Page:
We've all heard the stories about famous authors collecting hundreds of rejection letters before they ever saw their name in print. It helps to know others have suffered. It encourages us to keep going, because they did, and look where they are now.
However, I think there's a danger in viewing rejection letters as some kind of 'badge of honor'.
When trying to get published, rejection is a necessary, and painful, part of the process, but submitting your work to an agent/editor doesn't make you a writer (after all, anyone with an envelope and a stamp can do that), any more than getting turned down by the army would make you a soldier.
Sure you need a thick skin, and you have to get up one more time than you're knocked down, but there's more to it than that. There's a huge difference between a 'writer' and a ' collector of rejection letters'. It goes without saying that the work has to be good to start with, but before you even think of sending it off, you need to re-read, revise, rewrite, repeat until it's the best you can make it.
When that's done (and in the case of short stories BEFORE that's done), you need to research the market. One of editors' top peeves is that people submit work that clearly doesn't belong in their magazine.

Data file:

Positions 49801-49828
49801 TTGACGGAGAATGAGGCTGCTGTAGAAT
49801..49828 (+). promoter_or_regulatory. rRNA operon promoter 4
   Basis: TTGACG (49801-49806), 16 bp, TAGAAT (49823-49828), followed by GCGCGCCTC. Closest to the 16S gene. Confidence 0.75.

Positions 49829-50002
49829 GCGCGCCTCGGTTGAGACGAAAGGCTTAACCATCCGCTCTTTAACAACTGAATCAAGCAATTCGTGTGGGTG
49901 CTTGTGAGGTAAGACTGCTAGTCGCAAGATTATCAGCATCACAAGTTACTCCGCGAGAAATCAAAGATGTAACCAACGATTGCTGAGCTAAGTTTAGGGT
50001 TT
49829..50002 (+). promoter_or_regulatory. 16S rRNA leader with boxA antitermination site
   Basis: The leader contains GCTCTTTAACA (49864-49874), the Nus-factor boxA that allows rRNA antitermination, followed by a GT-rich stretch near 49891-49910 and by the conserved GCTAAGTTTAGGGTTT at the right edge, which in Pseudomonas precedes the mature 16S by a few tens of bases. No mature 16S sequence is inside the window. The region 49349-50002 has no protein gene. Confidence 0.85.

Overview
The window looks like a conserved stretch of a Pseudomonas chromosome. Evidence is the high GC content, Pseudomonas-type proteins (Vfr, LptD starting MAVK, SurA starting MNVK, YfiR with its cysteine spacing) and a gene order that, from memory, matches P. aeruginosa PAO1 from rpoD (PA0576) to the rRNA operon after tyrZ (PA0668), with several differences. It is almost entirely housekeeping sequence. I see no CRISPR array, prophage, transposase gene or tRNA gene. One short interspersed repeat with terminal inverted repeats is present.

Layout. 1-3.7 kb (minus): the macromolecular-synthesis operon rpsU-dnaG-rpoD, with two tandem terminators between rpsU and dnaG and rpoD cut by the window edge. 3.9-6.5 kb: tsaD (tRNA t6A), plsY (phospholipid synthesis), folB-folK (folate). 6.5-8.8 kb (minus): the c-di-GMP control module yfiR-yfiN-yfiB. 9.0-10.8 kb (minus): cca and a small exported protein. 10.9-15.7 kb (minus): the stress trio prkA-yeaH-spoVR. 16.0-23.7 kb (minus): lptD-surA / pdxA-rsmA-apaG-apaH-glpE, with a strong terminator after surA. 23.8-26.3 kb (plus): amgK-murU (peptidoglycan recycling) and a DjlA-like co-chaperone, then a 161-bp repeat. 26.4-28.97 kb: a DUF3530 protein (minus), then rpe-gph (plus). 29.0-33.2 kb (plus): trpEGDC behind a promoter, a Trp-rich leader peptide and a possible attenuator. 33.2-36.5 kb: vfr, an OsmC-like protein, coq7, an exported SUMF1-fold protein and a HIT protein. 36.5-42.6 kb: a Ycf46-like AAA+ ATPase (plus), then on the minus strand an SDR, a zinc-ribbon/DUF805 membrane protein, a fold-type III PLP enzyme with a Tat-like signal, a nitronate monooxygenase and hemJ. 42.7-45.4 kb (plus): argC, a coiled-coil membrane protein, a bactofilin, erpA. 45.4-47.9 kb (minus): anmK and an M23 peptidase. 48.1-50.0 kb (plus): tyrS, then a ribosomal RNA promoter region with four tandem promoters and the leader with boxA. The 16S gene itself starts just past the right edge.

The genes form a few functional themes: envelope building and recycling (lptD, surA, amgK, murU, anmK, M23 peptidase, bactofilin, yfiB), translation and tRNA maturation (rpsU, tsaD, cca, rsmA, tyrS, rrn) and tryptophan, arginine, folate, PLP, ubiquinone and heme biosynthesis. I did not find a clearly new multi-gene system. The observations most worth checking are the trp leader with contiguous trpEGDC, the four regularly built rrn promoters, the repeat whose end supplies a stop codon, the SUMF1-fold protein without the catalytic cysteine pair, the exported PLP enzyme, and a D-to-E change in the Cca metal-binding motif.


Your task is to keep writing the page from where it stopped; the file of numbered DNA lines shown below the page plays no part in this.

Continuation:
If your story/manuscript gets rejected out hand, you need to stop and ask yourself why? Otherwise there's a good chance the same thing will happen when you send it out next time. Maybe you feel it can't be improved. You may be right, but it doesn't hurt to check. There are plenty of reasons why your work didn't get accepted which have nothing to do with quality or your target publication (right story/wrong time, too similar to a previous one etc.).
The bottom line though, is that if you believe in your work, and feel the agent/editor you queried was the right one, then rejection should hurt, otherwise why send it out in the first place?
I'm not saying you shouldn't be proud of your 'Dear Sir/Madam, not for us...' collection, I'm just saying it's the acceptance letters that prove you're a writer.